Photo: Jean-Jacques Perrey (right) with David Chazam
Jean-Jacques Perrey, the French composer and one of the earliest European artists to embrace electronic music, died Friday at his home in Switzerland after a battle with lung cancer. Rolling Stone confirmed the news today via Perrey’s daughter, Patricia Leroy. He was 87.
Perrey left medical school in the early 1950s to pursue a career in music, and he distinguished himself by building compositions around electronic instruments such as the Ondioline keyboard. After relocating to the United States in the ’60s, Perrey formed the duo Perrey and Kingsley with fellow electronic composer Gershon Kingsley. The partnership resulted in a number of groundbreaking albums, including two — 1966’s The In Sound from the Way Out and 1967’s Kaleidoscopic Vibrations: Electronic Pop Music from Way Out — recorded before the first Moog synthesizer hit shelves in 1967. Perrey and Kingsley were among the first artists ever to record electronic music for the general public and market it as “pop.”
Perrey befriended Robert Moog and became one of the first artists to record music using his famed Moog synthesizers, though he also freely experimented with other instruments to compose music the likes of which had never been heard before. His most productive period as a solo artist came during the 1970s, when he released a series of solo albums based heavily on Moog synthesizers, as titles like Moog Sensations (1971) and Moog Mig Mag Moog (1974) indicate. More recently, he collaborated on a series of recordings with French artist David Chazam.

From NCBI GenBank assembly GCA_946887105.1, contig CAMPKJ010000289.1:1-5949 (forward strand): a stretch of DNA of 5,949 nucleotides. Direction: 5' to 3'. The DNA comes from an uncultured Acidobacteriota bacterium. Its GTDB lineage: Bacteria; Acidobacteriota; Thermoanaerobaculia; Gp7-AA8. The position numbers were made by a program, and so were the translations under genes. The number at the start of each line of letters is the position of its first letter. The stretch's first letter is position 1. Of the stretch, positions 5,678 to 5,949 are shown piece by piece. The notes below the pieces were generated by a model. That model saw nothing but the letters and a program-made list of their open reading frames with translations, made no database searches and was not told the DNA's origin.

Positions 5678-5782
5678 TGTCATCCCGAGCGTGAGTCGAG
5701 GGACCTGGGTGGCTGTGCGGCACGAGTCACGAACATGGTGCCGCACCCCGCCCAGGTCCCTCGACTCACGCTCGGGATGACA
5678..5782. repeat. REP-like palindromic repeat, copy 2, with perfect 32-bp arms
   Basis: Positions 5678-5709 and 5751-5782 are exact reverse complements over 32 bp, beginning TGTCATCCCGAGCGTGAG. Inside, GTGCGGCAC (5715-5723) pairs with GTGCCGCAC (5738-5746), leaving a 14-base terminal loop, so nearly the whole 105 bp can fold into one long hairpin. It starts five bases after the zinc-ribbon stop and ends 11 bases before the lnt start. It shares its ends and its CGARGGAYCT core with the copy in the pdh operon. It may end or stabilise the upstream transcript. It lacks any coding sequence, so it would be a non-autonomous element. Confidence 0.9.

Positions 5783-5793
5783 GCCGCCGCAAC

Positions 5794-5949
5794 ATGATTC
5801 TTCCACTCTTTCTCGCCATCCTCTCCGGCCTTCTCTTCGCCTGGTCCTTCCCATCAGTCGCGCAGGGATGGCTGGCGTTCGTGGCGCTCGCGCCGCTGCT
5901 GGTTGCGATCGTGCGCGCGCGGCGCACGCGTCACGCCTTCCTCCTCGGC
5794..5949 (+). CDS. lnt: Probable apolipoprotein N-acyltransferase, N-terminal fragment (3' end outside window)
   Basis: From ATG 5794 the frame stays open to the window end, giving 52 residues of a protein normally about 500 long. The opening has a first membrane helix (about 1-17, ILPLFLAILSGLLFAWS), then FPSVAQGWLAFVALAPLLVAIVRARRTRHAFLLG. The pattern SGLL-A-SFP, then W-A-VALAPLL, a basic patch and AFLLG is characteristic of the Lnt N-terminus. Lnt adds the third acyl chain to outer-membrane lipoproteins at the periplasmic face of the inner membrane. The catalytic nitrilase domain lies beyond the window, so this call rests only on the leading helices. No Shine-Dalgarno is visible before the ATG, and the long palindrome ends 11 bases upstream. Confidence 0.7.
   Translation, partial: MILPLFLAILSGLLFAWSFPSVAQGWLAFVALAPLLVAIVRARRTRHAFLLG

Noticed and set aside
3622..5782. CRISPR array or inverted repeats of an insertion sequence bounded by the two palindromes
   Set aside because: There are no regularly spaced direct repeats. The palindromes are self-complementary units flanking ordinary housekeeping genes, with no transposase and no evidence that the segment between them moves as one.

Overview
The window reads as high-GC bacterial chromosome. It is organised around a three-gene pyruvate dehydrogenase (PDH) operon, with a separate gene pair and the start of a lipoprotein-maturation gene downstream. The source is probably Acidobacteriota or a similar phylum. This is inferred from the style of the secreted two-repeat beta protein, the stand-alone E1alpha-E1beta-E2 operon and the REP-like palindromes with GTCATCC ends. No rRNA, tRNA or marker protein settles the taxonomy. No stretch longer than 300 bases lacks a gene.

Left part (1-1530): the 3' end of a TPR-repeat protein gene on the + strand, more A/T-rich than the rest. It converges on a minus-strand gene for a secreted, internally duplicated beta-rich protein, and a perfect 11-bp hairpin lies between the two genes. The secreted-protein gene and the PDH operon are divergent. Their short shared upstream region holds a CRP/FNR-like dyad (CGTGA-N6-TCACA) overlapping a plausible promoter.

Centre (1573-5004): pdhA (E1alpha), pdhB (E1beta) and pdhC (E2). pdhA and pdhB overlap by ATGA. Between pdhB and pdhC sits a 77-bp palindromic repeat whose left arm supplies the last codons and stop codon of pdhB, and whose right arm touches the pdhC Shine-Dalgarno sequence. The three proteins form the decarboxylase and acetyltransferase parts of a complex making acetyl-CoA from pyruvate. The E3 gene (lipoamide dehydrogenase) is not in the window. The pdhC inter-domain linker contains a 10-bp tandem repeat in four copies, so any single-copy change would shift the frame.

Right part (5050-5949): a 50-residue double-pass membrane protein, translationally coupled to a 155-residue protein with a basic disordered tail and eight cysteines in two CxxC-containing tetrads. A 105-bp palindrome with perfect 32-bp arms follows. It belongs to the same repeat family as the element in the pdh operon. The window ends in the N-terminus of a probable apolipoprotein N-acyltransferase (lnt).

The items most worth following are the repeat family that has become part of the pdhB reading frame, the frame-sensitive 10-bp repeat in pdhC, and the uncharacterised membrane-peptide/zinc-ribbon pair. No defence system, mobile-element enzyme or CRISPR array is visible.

But Perrey’s influence has not been limited to electronic music. None other than The Beatles sampled Perrey and Kingsley’s “Baroque Hoedown” in their song “Helter Skelter”, and hip-hop artists such as Gang Starr (“Just to Get a Rep”) and House of Pain (“Fed Up (Remix)) began sampling his work in the ’90s. Perhaps no group had a greater appreciation for Perrey’s work than the Beastie Boys, who released an instrumental CD titled The In Sound from Way Out! as a tribute to Perrey and Kingsley.
Perrey’s music has become such a touchstone in the electronic pop genre that it even ends up where you’d least expect it. For example: “Baroque Hoedown” has featured prominently in Disneyland’s Main Street Electrical Parade for decades.